Duars or Doars : From Tourism Perspective.
The Dooars or the Duars and also Dooars, is the stretch of flood plains in the Indian state of West Bengal. It stretches as far as 130 kms by 50 kms approx, rolling out to meet the adjoining foothills of Darjeeling, Kalimpong, Sikkim and Bhutan. In fact its name is derived from ‘doors’, meaning gateway to the mighty Himalayas.
This alluvial plain houses some of the significant national parks and wild life Sanctuaries of India namely, Jaldapara, Gorumara, Buxa Tiger reserve. More than a way its serves as a biological corridors for the wild life that pulsate and thrive in these sanctuaries. Moreover, lush green tea garden that covers the region extensively add to its natural beauty and also invariably provide a feel that is so intrinsically different from rest of India.
Besides National Parks, Wild life Sanctuaries and Tea Gardens, one remarkable aspects that set it apart is its ethnic and cultural diversities. To put into perspective, absence of industries to provide peace to the wild life, lush green vegetation, remoteness to a larger degree have denied the far reached of modernity to influence their lives which in a way has sustained in retaining the quaint and tranquil charms and the natural beauty of the specific region to an extent that it takes you back in days of yore. Where simplicity and naturalness was the norm of the day. With this attributes and its own local history, it can significantly encompass manifold aspects associated with the areas.
Duars regions harbour many tea gardens, which is the major contributor to the local economy. Tea was planted by British during their colonial days. Each tea estate brought thousands of employments, that attracted worker of different ethic background from far and near. This pave the way as melting pot for people from different cultural, religious and ethnic background . You will be amazed to see a diverse culture and religious practices with in a few meters of walking distance. Many of these tea-estates had large bungalows for their Manager, or British Sahib (lords), and for their guests. Some of these bungalows are well maintained, and few are now converted to into heritage hotels . One of the name that comes to the mind instantly is the Zurantee Tea Lodge, located on crest of scenic hill top, surrounded by lush tea gardens. The nearby tea factory provide employment for thousands, and in a way, live in their own world; with their village school, hospitals, shops, play grounds, far removed from the hustle and bustle of city life. On the fringe of these tea garden and national parks, you will come across many villages with their own source of livelihood in form of agriculture and sustenance based in forest. The life in these village are simple with very basic need and means for sustenance. The villages and daily lives still depicts the picture that is far removed from daily grind of modernity. The kids go to school merrily where their class are held in open air under the tree. When people in modern world talk about Concorde for travelling you will see people cycling their way to make their living. They live in harmony not only among themselves but with surrounding nature and its elements. And what speak volume is the countenance in people that reflects peace, tranquility which sometime inspire us to take a few leaf from their books.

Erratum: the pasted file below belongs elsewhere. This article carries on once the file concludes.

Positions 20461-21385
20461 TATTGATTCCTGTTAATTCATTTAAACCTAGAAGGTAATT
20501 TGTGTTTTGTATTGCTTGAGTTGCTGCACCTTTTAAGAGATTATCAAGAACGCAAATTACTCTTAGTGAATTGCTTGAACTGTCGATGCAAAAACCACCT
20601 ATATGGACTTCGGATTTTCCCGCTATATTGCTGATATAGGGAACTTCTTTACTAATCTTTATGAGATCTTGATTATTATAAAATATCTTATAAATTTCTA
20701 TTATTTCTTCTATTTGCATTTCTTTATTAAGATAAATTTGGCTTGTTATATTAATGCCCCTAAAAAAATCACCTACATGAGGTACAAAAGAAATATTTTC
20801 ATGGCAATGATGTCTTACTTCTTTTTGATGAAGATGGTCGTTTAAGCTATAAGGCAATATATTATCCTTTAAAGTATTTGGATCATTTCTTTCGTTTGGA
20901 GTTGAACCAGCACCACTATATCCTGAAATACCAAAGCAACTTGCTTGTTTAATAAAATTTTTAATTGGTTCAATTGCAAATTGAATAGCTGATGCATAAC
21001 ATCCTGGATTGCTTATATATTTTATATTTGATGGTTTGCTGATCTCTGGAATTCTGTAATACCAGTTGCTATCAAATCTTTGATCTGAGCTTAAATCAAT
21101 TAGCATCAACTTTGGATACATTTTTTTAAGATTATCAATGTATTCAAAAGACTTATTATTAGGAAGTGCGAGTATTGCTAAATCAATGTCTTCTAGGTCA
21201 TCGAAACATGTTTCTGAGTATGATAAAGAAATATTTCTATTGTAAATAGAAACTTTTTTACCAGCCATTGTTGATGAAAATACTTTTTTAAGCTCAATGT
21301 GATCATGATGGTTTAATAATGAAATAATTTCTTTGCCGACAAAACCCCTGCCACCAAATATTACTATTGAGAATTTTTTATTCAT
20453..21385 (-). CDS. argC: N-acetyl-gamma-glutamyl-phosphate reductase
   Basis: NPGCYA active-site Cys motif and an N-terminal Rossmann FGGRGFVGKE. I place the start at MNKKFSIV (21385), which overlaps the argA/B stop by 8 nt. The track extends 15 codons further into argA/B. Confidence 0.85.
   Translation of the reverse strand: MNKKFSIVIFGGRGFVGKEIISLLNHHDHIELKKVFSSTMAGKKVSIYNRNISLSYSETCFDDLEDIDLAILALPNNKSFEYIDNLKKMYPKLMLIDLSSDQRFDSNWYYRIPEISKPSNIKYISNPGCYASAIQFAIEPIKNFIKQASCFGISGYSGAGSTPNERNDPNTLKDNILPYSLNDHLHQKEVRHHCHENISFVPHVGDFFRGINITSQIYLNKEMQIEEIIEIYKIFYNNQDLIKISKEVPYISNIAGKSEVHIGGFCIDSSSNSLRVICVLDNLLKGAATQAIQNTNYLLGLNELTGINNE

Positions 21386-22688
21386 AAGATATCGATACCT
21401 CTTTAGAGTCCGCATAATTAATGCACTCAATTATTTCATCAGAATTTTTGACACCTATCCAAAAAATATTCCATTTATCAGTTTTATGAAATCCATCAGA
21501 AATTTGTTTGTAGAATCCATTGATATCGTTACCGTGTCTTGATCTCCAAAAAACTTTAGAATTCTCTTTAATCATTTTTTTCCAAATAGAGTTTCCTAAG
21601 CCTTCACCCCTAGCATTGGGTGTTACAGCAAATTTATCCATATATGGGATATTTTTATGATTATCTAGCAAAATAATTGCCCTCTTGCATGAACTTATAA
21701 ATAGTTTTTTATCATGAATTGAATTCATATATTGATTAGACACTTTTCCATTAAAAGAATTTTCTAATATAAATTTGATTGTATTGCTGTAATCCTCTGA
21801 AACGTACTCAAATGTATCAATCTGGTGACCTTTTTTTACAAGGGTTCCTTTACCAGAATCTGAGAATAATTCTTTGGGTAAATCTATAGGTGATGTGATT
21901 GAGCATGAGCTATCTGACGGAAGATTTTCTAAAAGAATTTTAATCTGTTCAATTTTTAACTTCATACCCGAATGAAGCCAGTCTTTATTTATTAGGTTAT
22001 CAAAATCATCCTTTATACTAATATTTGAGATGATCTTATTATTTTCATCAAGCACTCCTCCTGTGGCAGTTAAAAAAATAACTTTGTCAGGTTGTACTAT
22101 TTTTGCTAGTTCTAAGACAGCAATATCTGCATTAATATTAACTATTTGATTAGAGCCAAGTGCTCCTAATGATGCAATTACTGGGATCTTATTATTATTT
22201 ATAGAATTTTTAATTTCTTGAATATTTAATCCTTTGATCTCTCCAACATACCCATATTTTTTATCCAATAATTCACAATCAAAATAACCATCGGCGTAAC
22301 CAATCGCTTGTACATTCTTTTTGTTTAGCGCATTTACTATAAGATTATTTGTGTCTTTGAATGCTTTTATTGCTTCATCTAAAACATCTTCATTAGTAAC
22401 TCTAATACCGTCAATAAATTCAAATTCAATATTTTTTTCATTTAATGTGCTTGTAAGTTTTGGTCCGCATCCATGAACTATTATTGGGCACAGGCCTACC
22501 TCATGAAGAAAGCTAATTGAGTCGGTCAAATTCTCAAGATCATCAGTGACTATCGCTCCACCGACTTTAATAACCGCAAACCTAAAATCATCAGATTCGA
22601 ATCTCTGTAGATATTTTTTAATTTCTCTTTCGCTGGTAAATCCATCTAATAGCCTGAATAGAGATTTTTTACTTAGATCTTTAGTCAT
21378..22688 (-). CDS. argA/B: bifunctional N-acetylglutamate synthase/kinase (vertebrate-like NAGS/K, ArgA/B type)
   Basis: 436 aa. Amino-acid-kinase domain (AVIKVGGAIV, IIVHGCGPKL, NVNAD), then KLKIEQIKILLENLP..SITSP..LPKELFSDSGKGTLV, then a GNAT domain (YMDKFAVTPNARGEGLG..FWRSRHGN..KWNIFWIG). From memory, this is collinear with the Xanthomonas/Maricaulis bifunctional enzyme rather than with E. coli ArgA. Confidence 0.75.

At Wind Horse we strongly feel that these places are more than worthy of few days stopover, and certainly more so if you are travelling in Bhutan and or Sikkim/Darjeeling areas. Luxury accommodations are not available, but hotels such as Sinclair Retreat and Zurrantee Heritage are more than average, and their location on hilltop amidst bountiful nature and tea estate, next to remote villages with options of visit Wildlife Sanctuary nearby, more than make up for the missing luxury.C
Climate : Due to abundant vegetation, even the summers feel remarkably pleasant, with pervading cool breeze. With onset of Monsoon, it not only brings down the temperature, its bring greenery every where, giving a new lease of life to tea . Its a visual treat to see worker in action plucking fresh tea leaves and it is also period of time when tea processing activities gather momentum. Arguably, winter or more specifically from end of October till March is the best time to visit, with temperature at its best. The day temperature are between 55-70’F in the main winter months (late November through end of February) and with hardly any humidity in the air, it just feels great.
Adding this brief sojourn can enhance your experience in more than a way. Most significantly aspect is it add an element of diversity in your experience. Unique and complete departure from the experience that you will encounter in the hills of Sikkim, Darjeeling and Bhutan. In nutshell, it has all the ingredients to make your experience memorable. We will bring to local villages, chat with them and children, visit tea estates and factory.